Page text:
Another method used to attack through your employees is to take the information gathered by Mundane and Cyber means and impersonate another individual or spoof them electronically. Calls are placed over the phone, or messages sent via email pretending to be someone with the authority to make decisions. A good choice would be one of those executive officers with the picture and bio on the corporate web page. Regardless of the role many bored or uncaring individuals will give out information to include IP addresses, system setup, and even passwords and user ids over to phone when intimidated.

Recruiting Insiders is another common practice among Collectors. Many publications on computer security identify the most common source of intentional disruption as authorized individuals performing unauthorized activity. Again, much of the information on the individuals that you would like to recruit can be found in publicly accessible databases and web sites. From this, some casual research can yield those candidates who are most susceptible to bribes or extortion. Often after proper research the Collector can make his presence know to the Insider and have them make the first overtures. This allows the Collector to have some modicum of confidence the individual will no go running straight to corporate security. Insiders are the most valuable assets a Collector can have. They have the time and freedom to search people’s desks, read private memos, copy documents, and abuse coworker friendships. The threat does not end when the Insider leaves the corporation either. In 1992 several General Motors employees were accused of taking over 10,000 documents and disks containing GM trade secrets when they “defected” to Volkswagen. GM sued and in 1997 received a payment of $100 million from Volkswagen.

Inserting Agents is one of the least risky forms of Industrial Espionage. The Collector handpicks the individual who they intend to insert. They provide the training, background story, and decide at which level to attempt to insert the individual. Once hired, even in a position of limited access, the individual becomes a trusted Insider for the Collector, able to provide increasing levels of access and perform some of the Mundane and Cyber attacks from within the corporation with minimum threat of being caught.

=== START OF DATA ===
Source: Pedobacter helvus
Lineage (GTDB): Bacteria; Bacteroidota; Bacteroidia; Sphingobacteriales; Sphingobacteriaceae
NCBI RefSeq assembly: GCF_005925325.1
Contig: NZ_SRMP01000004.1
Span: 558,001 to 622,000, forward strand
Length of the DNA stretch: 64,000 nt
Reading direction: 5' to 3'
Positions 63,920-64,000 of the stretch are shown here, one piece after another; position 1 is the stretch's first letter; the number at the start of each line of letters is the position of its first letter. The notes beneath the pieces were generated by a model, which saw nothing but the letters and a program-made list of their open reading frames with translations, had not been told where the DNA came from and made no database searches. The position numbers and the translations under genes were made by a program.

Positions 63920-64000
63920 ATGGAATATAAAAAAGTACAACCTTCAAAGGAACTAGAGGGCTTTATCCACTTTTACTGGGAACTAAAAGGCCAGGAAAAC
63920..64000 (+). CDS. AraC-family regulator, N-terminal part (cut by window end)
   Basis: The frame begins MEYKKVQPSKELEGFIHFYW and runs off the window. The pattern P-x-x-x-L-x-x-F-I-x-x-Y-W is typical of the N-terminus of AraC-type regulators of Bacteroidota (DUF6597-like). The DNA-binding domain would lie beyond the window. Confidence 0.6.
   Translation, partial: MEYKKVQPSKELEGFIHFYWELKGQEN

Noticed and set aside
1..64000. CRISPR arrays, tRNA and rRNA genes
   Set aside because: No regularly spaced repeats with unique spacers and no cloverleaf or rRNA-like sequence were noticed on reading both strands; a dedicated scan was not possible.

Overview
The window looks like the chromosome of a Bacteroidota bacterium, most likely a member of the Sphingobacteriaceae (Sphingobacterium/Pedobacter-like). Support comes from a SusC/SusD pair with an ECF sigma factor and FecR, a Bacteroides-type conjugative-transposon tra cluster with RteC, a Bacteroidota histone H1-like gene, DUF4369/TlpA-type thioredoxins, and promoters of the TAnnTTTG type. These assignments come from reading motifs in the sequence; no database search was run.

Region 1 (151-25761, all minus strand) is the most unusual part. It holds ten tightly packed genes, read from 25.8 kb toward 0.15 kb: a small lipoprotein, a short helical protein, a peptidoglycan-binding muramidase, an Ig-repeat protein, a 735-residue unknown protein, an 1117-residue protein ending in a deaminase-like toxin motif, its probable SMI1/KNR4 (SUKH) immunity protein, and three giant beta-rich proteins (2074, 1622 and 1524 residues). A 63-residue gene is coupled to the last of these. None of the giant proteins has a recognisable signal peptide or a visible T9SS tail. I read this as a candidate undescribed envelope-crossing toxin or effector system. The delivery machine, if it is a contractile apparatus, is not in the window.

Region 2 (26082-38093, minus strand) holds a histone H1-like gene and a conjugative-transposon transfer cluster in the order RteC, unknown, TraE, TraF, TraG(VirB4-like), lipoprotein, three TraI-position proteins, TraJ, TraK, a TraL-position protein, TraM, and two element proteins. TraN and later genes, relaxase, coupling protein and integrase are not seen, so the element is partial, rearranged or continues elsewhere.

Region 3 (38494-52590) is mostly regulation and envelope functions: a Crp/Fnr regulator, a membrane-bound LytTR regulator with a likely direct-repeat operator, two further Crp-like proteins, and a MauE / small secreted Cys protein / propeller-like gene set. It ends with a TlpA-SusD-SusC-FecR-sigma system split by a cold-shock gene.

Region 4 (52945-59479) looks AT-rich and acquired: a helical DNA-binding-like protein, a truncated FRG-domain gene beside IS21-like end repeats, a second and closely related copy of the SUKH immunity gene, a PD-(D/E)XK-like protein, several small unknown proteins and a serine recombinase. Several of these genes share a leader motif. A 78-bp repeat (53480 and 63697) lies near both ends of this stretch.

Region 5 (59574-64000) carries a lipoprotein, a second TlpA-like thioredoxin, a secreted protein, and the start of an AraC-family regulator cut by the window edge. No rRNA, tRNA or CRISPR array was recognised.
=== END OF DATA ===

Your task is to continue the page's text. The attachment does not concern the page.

Preventing Industrial Espionage

While legal measures and legislation’s that send strong messages against espionage can be effective in preventing its occurrence, the role and responsibility of corporations is crucial. Even as companies take a non-serious approach to espionage, there is little debate that companies should guard themselves effectively against the ‘info-thieves’, both insiders and those unleashed by outsiders, who try to get secrets by all possible means. Measures that may help companies to prevent espionage include:

  • Conducting a survey of risk assessment, and identifying potential risk areas,
  • Developing a security policy without much of safety risks.
  • Frequently evaluating the security policy and procedures and modify if necessary
  • Classifying and marking sensitive and valuable information
  • Isolating information that should never fall into the hands of a competitor
  • Detecting the vulnerable areas that could be exploited by a competitor
  • Controlled storage of sensitive information
  • Controlled destruction of materials
  • Executing Nondisclosure Agreements for employees, vendors and contractors
  • Securing computer systems and networks by installing appropriate information system security products
  • Monitoring email and Internet use

While the above methods may be useful in protecting against espionage, central to controlling the industrial espionage is security awareness and training of employees as one of the major points of vulnerability is spying activities by people belonging to the same organization. Security awareness and training programs can serve to inform employees about their organization’s information security policy, to sensitize them to risks and potential losses, and to train them in the use of security practices and technologies. By investing in security procedures and training, corporations may train employees in the areas of personnel, cyberspace and physical security; they can also be made aware of their responsibilities regarding information security of the organization.


  • Boni W. & Kovacich G.L. (2000) Netspionage: The Global Threat to Information MA: Butterworth- Heinemann
  • Crock, S. (1997) “Business Spies: The New Enemy Within?” Book Review: War By Other Means” Economic Espionage in America By John J. Fialka Business Week Available at: Accessed 02/26/06
  • Winkler, I. (1997) Corporate Espionage CA: Prima Publishing